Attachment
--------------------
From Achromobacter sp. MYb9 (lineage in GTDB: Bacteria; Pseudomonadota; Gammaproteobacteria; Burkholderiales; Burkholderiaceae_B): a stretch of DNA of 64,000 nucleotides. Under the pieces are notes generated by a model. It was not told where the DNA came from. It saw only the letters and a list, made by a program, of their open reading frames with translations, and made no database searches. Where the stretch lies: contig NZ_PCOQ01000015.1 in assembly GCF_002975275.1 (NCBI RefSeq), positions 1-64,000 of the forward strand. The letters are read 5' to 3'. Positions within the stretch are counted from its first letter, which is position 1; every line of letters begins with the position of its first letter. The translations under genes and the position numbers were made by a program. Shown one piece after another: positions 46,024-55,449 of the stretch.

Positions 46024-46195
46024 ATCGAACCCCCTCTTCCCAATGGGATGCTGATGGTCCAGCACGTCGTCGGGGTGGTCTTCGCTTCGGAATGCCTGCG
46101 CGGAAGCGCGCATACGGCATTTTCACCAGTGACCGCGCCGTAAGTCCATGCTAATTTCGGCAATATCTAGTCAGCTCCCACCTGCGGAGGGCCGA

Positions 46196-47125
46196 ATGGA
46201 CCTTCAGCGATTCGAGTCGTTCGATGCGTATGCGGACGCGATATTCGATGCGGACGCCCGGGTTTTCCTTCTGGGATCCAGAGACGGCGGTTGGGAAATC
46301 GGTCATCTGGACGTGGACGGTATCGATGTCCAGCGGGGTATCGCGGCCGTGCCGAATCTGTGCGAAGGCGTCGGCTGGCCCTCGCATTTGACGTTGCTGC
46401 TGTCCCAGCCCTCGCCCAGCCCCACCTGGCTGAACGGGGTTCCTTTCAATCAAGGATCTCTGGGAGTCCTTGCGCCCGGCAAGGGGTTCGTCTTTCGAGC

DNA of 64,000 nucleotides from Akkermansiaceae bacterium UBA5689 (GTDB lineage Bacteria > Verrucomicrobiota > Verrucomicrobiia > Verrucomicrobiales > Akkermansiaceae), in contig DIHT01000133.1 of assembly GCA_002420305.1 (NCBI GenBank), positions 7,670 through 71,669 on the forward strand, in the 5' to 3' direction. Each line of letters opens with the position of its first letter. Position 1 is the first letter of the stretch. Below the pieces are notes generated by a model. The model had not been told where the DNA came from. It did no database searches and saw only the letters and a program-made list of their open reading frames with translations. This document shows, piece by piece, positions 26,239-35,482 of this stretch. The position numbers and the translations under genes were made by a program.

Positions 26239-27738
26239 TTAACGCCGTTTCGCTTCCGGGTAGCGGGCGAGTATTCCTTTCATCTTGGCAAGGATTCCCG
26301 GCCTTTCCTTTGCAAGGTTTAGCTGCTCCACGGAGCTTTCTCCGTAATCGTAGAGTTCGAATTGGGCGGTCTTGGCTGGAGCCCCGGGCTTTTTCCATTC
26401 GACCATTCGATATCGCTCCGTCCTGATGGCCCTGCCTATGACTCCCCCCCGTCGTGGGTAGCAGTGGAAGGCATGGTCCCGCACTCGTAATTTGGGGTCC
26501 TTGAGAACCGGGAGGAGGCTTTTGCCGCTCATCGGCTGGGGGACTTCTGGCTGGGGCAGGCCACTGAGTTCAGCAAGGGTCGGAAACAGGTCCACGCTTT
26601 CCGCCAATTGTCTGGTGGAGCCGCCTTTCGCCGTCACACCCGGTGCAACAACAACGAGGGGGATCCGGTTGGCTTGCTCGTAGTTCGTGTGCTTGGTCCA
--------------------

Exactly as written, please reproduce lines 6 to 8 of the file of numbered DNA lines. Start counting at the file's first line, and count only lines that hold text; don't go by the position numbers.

46196 ATGGA
46201 CCTTCAGCGATTCGAGTCGTTCGATGCGTATGCGGACGCGATATTCGATGCGGACGCCCGGGTTTTCCTTCTGGGATCCAGAGACGGCGGTTGGGAAATC
46301 GGTCATCTGGACGTGGACGGTATCGATGTCCAGCGGGGTATCGCGGCCGTGCCGAATCTGTGCGAAGGCGTCGGCTGGCCCTCGCATTTGACGTTGCTGC